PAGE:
“Years back this area was over-salted, but the government built the dikes in order to keep out the salt water and enable farmers to grow rice to sustain the needs of Vietnam’s growing population. Many farmers have now illegally broken down dikes and converted from rice to shrimps,” he says.

Replying to questions about actively breaking down dikes to let salt water into the river system and onto the fields, rice and shrimp farmer Lam Ba Tai says that as far as he knows, it is a legal practice.

“If the government wants to bring the area back to fresh water, I will shift to rice and fresh water fish,” he affirms.

Lam Tuyet Le and her family have benefitted economically from organic shrimp farming.

Environmental gain

Not only shrimp farmers are reaping the benefits from fields being inundated by salt water. Ironically, the environment also gains from the rice farmers’ shift to rotation farming practices.
Lam Ba Tai quickly realised that he needed to cut out the pesticides in his paddy field in order for his shrimp to survive, and as the shrimp give nutrients to the paddy, this in turn feeds the shrimp, the two crops can than be produced in a healthy rotation without the use of any fertiliser, pesticides or feed, thus saving the soil from tons of chemicals.

Local authorities are also encouraging farmers to shift to organic shrimp, which are in high demand on the European market, and can be sold at a 25 percent increased price.

In Ca Mau’s Nam Can District, director of Department of Agriculture and Rural Development, Huynh Thuc Binh, says that all other economic activity in the district derives from the shrimp.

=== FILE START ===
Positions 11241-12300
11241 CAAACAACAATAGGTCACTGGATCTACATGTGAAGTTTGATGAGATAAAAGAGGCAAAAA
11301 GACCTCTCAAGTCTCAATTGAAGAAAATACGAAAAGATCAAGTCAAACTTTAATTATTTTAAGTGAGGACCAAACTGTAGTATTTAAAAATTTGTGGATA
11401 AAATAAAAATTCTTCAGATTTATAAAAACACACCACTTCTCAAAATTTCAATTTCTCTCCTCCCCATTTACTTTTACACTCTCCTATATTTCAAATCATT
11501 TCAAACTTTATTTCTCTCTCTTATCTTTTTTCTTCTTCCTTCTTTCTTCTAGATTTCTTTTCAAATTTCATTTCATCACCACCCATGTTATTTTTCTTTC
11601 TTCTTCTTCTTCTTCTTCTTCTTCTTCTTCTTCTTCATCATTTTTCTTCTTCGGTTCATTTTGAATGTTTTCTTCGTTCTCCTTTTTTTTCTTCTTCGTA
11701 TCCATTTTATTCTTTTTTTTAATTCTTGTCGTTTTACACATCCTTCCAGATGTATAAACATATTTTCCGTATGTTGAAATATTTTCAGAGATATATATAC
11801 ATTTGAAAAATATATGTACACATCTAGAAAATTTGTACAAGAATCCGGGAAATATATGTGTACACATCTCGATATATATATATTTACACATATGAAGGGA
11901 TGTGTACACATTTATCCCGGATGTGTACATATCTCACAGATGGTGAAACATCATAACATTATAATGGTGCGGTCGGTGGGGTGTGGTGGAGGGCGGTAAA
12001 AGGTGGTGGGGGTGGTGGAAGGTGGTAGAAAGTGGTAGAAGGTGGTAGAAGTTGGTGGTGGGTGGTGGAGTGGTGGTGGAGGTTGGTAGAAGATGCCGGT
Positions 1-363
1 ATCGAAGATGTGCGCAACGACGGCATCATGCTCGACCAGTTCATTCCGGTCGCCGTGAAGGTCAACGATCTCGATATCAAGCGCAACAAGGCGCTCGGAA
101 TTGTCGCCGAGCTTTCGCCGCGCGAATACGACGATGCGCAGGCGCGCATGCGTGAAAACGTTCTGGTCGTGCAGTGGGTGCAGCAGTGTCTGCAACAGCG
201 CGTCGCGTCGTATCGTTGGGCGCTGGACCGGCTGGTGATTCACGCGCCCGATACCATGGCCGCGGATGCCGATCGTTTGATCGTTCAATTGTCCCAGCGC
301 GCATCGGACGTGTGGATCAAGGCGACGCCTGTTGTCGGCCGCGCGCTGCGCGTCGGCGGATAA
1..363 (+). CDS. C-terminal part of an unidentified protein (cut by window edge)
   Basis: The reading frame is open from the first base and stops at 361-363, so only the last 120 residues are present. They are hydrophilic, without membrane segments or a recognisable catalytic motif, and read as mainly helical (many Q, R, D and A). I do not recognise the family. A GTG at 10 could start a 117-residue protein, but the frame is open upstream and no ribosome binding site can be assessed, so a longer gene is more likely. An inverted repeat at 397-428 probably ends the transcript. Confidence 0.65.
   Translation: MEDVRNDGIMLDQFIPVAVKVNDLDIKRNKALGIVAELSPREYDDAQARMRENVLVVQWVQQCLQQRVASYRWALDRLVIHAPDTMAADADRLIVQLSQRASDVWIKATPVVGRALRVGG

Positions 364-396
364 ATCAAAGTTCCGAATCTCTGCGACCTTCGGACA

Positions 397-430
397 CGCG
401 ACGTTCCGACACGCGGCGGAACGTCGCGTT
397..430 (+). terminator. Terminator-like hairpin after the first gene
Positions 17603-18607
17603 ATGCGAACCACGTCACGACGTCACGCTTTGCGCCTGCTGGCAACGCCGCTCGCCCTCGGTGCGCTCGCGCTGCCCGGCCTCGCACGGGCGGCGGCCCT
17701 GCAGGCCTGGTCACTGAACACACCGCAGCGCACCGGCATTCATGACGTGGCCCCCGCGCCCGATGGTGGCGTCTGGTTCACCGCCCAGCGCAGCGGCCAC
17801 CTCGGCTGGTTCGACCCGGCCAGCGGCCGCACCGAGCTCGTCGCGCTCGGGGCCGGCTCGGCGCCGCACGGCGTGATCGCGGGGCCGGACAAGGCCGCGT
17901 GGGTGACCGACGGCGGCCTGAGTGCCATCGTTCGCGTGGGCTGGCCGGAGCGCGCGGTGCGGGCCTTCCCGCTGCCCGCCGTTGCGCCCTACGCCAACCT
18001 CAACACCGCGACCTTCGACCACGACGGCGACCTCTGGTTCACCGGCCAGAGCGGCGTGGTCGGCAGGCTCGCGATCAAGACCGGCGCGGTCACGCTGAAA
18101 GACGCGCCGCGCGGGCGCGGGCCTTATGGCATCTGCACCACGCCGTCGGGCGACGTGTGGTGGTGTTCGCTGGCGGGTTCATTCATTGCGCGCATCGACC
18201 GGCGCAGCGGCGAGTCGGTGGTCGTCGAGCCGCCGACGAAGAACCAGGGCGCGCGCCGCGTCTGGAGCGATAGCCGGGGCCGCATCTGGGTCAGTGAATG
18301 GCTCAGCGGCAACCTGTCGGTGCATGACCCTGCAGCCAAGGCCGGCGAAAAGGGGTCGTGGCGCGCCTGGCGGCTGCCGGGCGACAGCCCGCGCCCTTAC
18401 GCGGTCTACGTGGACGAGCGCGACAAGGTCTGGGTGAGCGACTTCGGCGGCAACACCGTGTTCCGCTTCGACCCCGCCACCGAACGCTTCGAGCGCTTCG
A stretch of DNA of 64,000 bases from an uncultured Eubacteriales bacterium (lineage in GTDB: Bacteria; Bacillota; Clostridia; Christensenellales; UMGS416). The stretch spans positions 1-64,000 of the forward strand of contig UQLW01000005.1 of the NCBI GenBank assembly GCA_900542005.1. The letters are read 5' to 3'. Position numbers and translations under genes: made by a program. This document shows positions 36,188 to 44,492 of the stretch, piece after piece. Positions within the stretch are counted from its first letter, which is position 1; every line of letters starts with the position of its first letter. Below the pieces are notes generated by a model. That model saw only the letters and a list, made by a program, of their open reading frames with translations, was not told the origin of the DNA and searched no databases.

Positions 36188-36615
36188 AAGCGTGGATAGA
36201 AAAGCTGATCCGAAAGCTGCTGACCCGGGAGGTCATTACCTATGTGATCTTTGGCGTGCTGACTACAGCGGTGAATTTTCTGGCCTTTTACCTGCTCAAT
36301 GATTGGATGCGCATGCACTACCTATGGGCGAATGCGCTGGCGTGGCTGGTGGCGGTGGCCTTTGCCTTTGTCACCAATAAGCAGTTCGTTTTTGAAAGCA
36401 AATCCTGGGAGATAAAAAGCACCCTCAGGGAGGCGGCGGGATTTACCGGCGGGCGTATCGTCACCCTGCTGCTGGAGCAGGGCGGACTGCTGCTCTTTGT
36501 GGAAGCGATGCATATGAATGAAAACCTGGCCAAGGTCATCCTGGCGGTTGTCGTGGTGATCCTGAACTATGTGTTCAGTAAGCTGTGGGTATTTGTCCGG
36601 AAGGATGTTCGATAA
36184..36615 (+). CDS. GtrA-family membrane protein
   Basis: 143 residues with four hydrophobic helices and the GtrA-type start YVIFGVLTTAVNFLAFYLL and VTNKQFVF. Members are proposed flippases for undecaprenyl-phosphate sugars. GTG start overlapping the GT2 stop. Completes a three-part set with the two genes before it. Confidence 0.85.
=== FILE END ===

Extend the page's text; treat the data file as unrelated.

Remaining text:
He is now asking WWF for assistance to expand the district’s existing 3600 hectares of certified organic shrimp ponds to 10.000. However much this may sound, it is but a drop in the salty sea:
Ca Mau is by far the largest shrimp producer in the delta, with a shrimp farming area of more than 250.000 hectares – covering half of the geographical area of the province.

“Years back mangrove forest covered the province,” says Huynh Thuc Binh. “The government’s priority is to expand the mangrove area in combination with shrimp farming,” he adds.

Lam Ba Tai shifted to rotation farming practices harvesting one crop of rice and one crop of shrimp every year, when saltwater inundated his paddy field, ruining the nearly ripe crop of rice.

In 2006 WWF initiated the so called Shrimp Aquaculture Dialogues in order to develop standards for responsible shrimp farming. With the encouragement and technical assistance from WWF the organic shrimp co-operative Forestry Enterprise No. 184 in Nam Can district has already begun planting mangrove along the shrimp ponds and river beds. The focus of the project is to save the mangrove while offering local farmers a livelihood as well as an incentive to care for nature.

“It is mandatory for mangrove to occupy half of the area, which also eliminates the risk of diseases and brings the survival rate of shrimps up. At the same time the production form prohibits rubbish, feed, pesticides, fertilizer and medicines, explains WWF’s Tuong Phi Lai:

“It secures a stable income for the farmers and a sustainable production. And it is a step in the right direction toward a better environment in the Mekong Delta.”

Lam Tuyet Le’s husband is out planting mangrove saplings as we come to her house to ask about the family’s experience with organic shrimp farming.

“I am only a housewife, I don’t know about farming,” she excuses herself. The young mother does however concede that along with the growth of the mangrove, the family’s economy also develops:

“With the money from the shrimps we can feed our children better and send them to school or to the hospital. We have even start saving a bit of money now.”

* Next week: Merete Jensen explores how people of the Mekong Delta live with the consequences of dying mangrove, salt water inundating their paddy fields, and storms ripping their houses apart, although they may not have heard about climate change.